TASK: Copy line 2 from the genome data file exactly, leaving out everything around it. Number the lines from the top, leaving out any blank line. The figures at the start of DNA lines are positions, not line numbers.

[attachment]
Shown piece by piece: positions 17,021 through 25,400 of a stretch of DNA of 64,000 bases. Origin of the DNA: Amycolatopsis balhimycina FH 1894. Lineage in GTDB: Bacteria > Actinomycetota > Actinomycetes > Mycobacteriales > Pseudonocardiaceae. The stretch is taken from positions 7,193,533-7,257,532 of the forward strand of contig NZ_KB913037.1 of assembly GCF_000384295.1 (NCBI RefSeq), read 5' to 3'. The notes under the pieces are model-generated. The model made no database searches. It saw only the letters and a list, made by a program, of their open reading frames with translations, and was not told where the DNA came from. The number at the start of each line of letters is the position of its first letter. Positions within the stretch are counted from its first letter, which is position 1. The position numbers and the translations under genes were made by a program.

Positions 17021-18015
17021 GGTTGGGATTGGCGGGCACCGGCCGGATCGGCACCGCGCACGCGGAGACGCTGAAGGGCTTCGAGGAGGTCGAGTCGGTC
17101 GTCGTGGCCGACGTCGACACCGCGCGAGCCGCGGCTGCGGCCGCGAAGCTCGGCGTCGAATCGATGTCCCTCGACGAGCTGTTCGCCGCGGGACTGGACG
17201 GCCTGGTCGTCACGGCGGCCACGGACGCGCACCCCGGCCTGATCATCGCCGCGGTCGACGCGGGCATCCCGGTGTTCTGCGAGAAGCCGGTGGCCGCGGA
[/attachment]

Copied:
Positions 17021-18015